Fruits: Citrus, Melon, Berries, Other Fruit Page 2 January 2001Choose citrus fruits or juices, melons, or berries regularly. Eat fruits as desserts or snacks. Drink fruit juices. Prepare and serve fruits with little or no added sugars. Use fresh or canned fruit slices as a colorful garnish for main dishes, salads, and cereals. Add dried fruit to muffins and quick breads. Eat fresh fruits topped with yogurt and sprinkled with cinnamon. Bake or broil apples, pears, or bananas with cinnamon and nutmeg and serve warm. This a great wintertime treat to be served with a meal or as a dessert or snack. Make a fruit salad using several kinds of fruits in season and serve as a snack, side dish or dessert. If you add bananas, apples or pears to the mixture, be sure to add a little orange juice to keep these fruits from turning dark. Freeze 100% juice in an ice cube tray or small plastic or paper cups. This is a great treat when the weather is hot or humid. Children and adults enjoy frozen fruit cubes or fruitsicles.Tips on how to buy, use and store fruitBuying Tips Watch for good buys on fresh fruits in season. Compare prices. Find different kinds of fruits that fit your budget. Try fresh, canned, or frozen. Fresh and canned fruits can be lower in cost. Buy most fruits when they are ripe. But bananas, pears, peaches, and cantaloupe can ripen at home. Gently shake a bunch of grapes. Few will fall if they are fresh. Read the label. Count only 100% fruit juice as fruit. Punches, ades, and most fruit drinks contain only a little juice and lots of added sugars. Read the label. Buy plain canned or plain frozen fruit instead of those with added sugars and sauces. Go easy on fruits canned or frozen in heavy syrups and sweetened fruit juices. Buy frozen foods last so they will stay solid until you get home. Choose packages that are frozen hard. Wet, limp, or stained packages may have been thawed and refrozen. Look for large bags of frozen fruits. They may be bargains and you can pour out the exact amounts you need. Using & Storing Tips Keep ripe fruit a few extra days by putting it in the refrigerator. Banana skins will turn dark, but the fruit will still be great. Wash well just before eating fruit. Cut away the stem, seeds and any soft spots on fruit. Put orange or lemon juice on cut fruits such as apples, bananas, peaches, and pears to keep them from turning brown.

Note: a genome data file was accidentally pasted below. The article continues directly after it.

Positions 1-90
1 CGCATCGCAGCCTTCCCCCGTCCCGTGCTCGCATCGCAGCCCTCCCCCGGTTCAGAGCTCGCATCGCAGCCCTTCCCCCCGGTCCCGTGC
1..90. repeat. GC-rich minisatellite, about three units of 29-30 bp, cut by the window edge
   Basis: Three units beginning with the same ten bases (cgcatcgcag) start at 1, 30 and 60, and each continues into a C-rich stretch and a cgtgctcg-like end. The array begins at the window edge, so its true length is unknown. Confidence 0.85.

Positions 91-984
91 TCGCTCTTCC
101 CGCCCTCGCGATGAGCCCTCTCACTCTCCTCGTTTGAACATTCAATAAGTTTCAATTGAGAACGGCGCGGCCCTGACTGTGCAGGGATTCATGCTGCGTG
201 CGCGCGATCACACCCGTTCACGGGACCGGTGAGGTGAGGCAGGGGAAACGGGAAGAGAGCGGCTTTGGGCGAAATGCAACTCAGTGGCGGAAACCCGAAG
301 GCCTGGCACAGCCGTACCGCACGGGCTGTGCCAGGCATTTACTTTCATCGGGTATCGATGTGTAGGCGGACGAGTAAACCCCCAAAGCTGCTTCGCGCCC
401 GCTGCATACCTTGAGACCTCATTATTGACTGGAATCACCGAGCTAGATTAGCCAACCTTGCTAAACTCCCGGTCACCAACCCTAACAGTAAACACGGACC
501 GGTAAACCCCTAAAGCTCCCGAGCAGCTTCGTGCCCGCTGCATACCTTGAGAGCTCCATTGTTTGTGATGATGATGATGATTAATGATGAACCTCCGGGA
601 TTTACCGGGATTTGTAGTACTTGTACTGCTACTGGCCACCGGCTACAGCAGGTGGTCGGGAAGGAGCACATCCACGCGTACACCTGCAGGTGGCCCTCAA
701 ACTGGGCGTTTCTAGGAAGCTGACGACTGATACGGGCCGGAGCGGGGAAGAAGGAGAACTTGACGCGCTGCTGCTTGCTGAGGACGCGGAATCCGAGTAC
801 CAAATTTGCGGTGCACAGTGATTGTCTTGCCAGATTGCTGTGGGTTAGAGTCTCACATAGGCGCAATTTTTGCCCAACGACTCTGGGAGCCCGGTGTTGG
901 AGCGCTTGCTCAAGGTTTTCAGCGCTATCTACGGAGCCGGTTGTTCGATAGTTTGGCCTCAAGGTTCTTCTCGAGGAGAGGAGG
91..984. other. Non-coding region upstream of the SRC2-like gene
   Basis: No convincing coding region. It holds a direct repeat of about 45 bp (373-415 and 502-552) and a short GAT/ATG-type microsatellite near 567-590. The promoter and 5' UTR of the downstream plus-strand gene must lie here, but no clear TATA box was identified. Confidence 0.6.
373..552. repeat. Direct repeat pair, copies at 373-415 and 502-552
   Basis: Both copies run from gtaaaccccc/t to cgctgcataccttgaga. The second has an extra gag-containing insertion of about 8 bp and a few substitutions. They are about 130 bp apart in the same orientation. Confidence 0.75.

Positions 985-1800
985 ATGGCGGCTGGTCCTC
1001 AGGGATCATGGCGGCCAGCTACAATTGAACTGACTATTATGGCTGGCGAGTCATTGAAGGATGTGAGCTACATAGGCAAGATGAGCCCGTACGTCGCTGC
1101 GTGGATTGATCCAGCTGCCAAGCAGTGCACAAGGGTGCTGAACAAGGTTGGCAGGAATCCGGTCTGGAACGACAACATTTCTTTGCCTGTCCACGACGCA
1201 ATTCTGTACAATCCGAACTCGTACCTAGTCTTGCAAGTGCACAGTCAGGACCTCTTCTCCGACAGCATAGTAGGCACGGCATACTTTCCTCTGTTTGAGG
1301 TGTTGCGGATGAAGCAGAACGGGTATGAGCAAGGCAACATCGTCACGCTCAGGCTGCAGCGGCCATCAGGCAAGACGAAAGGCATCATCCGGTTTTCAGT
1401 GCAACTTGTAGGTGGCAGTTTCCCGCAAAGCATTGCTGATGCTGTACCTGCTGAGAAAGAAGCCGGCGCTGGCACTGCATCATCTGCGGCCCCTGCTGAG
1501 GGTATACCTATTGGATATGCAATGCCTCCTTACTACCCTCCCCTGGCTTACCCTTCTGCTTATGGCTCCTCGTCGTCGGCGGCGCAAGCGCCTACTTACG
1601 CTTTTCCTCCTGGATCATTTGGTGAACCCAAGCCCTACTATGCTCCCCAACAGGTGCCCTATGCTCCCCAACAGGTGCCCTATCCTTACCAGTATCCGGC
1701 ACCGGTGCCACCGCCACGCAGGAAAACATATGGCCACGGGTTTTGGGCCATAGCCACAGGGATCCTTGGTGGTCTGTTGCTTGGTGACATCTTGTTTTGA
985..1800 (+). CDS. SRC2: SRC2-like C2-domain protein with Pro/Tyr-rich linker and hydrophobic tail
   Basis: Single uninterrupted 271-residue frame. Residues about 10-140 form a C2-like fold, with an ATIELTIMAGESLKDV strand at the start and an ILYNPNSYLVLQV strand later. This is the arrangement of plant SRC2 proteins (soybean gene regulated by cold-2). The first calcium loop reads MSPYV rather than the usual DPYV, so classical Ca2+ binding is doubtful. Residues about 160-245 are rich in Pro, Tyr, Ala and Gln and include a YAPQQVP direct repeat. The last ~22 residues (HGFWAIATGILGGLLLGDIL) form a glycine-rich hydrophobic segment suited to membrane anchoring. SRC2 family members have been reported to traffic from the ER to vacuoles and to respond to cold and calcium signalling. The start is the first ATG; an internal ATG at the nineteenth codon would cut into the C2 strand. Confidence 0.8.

Fruits: Citrus, Melon, Berries, Other Fruit Page 3 January 2001 The answer is fruits!Whats good for you and tastes good, too?__________ What foods have been called natures own desserts?__________ What foods can contribute fiber and nutrients to the diet as well as sweetness without adding lots of calories? __________ Dried __________ have a high concentration of sugar because most of their water content has been removed. Use fresh __________ quickly to avoid spoilage and waste. Most fresh __________ are perishable and should be refrigerated. Grapefruits, oranges, tangerines and other citrus __________ and citrus juices are sources of vitamin C. Select fresh __________ that have no signs of bruising because reactions that occur from bruising can cause loss of some nutrients.Choose foods from each of five f ood groupsThe Food Guide Pyramid illustrates the importance of balance among food groups in a daily eating pattern. Most of the daily servings of food should be selected from the food groups that are the largest in the picture and closest to the base of the Pyramid. Choose most of your foods from the grain products group (6-11 servings), the vegetable group (3-5 servings), and the fruit group (2-4 servings). Eat moderate amounts of foods from the milk group (2-3 servings) and the meat and bean group (2-3 servings). Choose sparingly foods that provide few nutrients and are high in fat and sugars. Note: A range of servings is given for each food group. The smaller number is for people who consume about 1,600 calories a day, such as many sedentary women. The larger number is for those who consume about 2,800 calories a day, such as active men.